On a more musical side note, Animals as Leaders are releasing a new album ‘the Joy of Motion‘ on March 25th and it is shaping up to be monstrous! Here’s the single from this much anticipated release, it is entitled ‘Tooth and Claw’. The composition is phenomenal and the production is nothing short of that either.

This week in review – All Quiet on the Western Front

I find it quite unfortunate that nothing revolting occurred in this past week on campus (the euphoria of my birthday must have rendered me blind to it). Amid the somewhat uneventful visits, beautiful early morning musical showcases, heated conversations, and all too theoretical concepts of economics, ’tis hard to find something compelling to write about – could it be that I have finally found a way to stop caring?

Once again, it feels like the only thing super-execs can do about the downturn of events in the industry is to try and turn-in as much cash-flow as they possibly can – because at the end of the day there is always going to be a hierarchical boss who wants his quotas to be met, and full reports on his desk by the time you clock-out. An unsurprising moment of clarity and transparency arose in the course of a guest lecture when artists were suddenly compared to supermarket products – I guess some might have a longer shelf-life than others, how unfortunate…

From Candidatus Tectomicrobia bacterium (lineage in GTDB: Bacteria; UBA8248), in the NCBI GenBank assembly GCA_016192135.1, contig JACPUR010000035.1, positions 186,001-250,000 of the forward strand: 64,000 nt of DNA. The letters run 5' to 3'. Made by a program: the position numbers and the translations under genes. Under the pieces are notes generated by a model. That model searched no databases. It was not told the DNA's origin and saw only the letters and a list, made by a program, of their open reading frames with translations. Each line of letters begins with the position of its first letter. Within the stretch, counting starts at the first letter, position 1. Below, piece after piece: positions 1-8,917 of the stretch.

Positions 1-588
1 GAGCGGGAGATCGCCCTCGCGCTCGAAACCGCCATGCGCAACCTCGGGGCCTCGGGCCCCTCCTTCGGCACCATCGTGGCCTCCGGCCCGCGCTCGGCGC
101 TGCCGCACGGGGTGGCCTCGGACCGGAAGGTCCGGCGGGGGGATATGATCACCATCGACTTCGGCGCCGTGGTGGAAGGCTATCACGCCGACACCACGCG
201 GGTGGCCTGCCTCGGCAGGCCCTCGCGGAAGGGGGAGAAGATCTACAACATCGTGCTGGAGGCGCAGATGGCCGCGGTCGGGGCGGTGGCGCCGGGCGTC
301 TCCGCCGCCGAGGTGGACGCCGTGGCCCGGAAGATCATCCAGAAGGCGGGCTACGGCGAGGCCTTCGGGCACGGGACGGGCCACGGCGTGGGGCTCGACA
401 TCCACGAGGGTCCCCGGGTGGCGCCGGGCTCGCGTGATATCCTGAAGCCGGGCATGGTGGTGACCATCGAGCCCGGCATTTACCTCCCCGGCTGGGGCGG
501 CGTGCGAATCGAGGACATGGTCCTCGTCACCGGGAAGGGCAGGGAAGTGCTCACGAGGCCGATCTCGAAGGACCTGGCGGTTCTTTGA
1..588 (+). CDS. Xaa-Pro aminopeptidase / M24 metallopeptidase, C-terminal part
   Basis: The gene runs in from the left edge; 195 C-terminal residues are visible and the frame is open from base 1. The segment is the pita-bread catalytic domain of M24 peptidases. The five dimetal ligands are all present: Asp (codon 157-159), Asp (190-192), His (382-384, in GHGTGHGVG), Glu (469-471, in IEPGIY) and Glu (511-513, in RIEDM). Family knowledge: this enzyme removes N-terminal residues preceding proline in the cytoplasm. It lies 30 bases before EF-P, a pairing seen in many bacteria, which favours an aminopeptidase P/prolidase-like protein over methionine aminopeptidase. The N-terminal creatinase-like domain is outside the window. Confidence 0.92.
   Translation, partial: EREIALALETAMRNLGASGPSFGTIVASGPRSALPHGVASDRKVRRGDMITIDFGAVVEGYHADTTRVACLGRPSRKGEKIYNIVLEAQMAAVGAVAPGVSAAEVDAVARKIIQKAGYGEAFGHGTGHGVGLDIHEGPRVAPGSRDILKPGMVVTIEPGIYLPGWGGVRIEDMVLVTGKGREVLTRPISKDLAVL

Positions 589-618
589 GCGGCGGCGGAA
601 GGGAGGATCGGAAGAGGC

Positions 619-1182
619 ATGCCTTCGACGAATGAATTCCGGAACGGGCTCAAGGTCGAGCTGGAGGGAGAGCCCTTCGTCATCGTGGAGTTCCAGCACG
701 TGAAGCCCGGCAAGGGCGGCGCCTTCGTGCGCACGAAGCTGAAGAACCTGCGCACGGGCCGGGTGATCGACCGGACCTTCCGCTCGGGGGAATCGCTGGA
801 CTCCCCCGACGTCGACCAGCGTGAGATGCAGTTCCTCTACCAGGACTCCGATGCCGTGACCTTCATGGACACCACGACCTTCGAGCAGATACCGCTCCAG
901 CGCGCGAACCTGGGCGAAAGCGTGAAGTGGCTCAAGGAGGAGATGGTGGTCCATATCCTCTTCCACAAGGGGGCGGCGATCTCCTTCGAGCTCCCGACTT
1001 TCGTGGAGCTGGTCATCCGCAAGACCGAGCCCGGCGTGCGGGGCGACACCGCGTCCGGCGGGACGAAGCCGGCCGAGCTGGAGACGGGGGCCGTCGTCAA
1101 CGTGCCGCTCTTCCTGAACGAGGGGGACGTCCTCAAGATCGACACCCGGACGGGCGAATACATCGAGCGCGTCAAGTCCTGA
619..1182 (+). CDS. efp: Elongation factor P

On a positive note, we have managed to form a unified work-group for our Entrepreneurship & Innovation class that looks promising and productive. We have assigned five roles amongst the team members, and it looks like we’re covering solid ground so far. The project we are working had been deserving this level of attention from the start – but I guess everything has got its time and place and patience is still a virtue.